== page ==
Mostly, this picture reminded Judge Dennis Prince how deathly afraid he was of getting hit in the eye by a hardball during his Summer of '72.
"A home run of family fun!" Well, more like a base hit at the hands of a pinch-hitter.
There's no arguing that 1993's sleeper classic, The Sandlot, has become a highly regarded, almost cult-favorite film among those of us who wax nostalgic about the old days of after-school ball games and weekend marathons where the whole neighborhood descended upon the vacant lot, the sprawling field, or the adapted gully—anywhere where four bases and a pitcher's mound could be established. Director David Mickey Evans certainly struck a welcome chord with his mid-'90s adventure of a gaggle of 1960s kids enjoying a magical summer where they play ball like there's no tomorrow and face a universal fear when a prized baseball sails over the fence and into the yard where a slobbering creature lurks to devour any and all who would invade his domain. It was sweet but not saccharine; funny but never foul; fanciful but never forced. It was as magic as the situation it portrayed and has been richly regarded by fans around the world.
And then there came a sequel.
Certainly The Sandlot would be a tough act to follow, largely because it appears its success was almost accidental; an alignment of the stars and planets that is difficult if not impossible to repeat at will. But, original director Evans decided that after a ten-year hiatus, he would revisit the sandlot and bring his story forward a decade as well in The Sandlot 2.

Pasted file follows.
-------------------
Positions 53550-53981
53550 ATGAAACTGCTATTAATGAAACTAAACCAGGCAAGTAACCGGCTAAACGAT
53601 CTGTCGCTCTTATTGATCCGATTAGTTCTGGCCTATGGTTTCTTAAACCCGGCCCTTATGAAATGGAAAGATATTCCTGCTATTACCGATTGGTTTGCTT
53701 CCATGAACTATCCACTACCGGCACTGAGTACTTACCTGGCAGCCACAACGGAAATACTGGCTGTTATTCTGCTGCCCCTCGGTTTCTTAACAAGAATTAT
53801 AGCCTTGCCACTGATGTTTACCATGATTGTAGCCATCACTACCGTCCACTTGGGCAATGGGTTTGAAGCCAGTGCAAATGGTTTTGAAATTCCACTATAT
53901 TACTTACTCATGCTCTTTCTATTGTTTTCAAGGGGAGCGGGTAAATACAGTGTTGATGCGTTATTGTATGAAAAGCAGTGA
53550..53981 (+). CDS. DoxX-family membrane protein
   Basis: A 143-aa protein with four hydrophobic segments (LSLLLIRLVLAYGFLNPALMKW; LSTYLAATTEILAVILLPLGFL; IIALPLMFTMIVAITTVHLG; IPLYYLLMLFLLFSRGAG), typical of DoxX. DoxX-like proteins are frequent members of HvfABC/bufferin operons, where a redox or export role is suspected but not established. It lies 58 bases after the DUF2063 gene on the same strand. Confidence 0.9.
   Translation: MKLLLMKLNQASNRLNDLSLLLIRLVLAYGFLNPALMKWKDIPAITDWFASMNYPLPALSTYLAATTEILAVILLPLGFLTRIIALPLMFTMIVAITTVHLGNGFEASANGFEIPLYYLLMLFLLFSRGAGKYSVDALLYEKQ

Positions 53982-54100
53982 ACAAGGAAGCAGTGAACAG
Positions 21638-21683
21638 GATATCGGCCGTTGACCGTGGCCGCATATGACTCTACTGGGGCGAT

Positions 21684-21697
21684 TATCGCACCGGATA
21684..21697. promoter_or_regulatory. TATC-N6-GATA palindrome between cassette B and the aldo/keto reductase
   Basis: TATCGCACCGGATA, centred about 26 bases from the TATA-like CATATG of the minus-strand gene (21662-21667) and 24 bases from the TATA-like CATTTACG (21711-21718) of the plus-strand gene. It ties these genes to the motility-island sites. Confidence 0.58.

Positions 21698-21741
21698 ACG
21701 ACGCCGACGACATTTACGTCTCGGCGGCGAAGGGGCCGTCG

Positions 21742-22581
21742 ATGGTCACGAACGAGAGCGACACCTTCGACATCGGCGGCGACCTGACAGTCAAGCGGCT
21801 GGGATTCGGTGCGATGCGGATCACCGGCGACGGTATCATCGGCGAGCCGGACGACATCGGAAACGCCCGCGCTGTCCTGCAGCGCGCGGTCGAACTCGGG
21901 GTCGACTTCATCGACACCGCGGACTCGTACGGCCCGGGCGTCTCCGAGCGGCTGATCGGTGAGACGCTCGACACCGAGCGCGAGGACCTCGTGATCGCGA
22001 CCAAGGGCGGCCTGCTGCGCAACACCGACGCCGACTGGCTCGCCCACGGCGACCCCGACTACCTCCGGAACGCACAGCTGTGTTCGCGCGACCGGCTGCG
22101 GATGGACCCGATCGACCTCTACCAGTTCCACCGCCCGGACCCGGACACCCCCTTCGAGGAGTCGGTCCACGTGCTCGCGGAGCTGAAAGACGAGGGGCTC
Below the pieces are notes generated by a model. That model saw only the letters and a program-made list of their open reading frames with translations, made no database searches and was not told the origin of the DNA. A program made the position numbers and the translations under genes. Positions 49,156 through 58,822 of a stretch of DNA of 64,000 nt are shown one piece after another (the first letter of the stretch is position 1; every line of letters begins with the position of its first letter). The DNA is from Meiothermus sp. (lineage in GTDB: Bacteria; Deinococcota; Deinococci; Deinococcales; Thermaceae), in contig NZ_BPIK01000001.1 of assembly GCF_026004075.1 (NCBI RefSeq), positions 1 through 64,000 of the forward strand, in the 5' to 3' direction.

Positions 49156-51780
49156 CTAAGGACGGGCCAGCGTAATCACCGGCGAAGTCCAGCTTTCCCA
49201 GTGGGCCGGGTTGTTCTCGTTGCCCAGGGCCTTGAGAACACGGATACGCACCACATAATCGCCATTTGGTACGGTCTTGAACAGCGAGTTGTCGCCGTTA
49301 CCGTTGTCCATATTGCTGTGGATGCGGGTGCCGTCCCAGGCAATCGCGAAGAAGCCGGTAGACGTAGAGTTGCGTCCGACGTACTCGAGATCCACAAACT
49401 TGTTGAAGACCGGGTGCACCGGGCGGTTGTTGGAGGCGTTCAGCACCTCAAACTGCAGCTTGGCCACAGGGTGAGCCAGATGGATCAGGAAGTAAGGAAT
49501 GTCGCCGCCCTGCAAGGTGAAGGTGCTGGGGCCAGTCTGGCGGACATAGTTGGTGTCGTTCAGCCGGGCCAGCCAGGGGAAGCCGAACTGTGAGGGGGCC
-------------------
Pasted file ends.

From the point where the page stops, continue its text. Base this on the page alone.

So now it's 1972 and there's a new group of kids who maintain a steady stream of baseball games and practice sessions in the same lot where Benny, Ham, Squints, Smalls, and the rest had played years before. This time, big kid David Durango (Max Lloyd-Jones) is the leader of the pack, that which includes portly catcher Mac (Brett Kelly), Saul (Cole Evan Weiss) and his deaf younger brother Sammy (Sean Berdy), and the Super-Fly-in-training, Tarquell (Neilen Benvegnu). All is fine in their world until shrimpy neighbor kid Johnnie Smalls (James Willson), younger brother to Scotty from the first adventure, accidentally launches a model rocket into the ball team's makeshift dugout. Smalls flees to the protection of a neighbor girl, Hayley (Samantha Burton), who has no trouble asserting herself in the faces of these male-chauvinist boys from the lot behind her house. Something seems to sparkle in the eyes between Hayley and David, but there's no time for that now because there's a dugout fire that needs extinguishing. Later, Hayley and two of her girlfriends are found in the sandlot practicing softball—the girls are on a team and can play a respectable game themselves. The boys and girls decide to combine their skills after a battle-of-the-sexes standoff, agreeing to team up to take on the snotty Singleton (Reece Thompson) and his little league team. Everything's fine here with plenty of baseball games, carnivals, and pool parties until Johnnie accidentally launches a top-secret NASA prototype rocket—Hayley's dad developed it and is about to unveil it to a government inquiry—that lands in the barricaded junkyard where Hercules once roamed in '62 but is now guarded over by a mutated creature known only as "The Great Fear." Can the kids get the rocket back without being devoured by the kid-eating monster behind the wall of no return?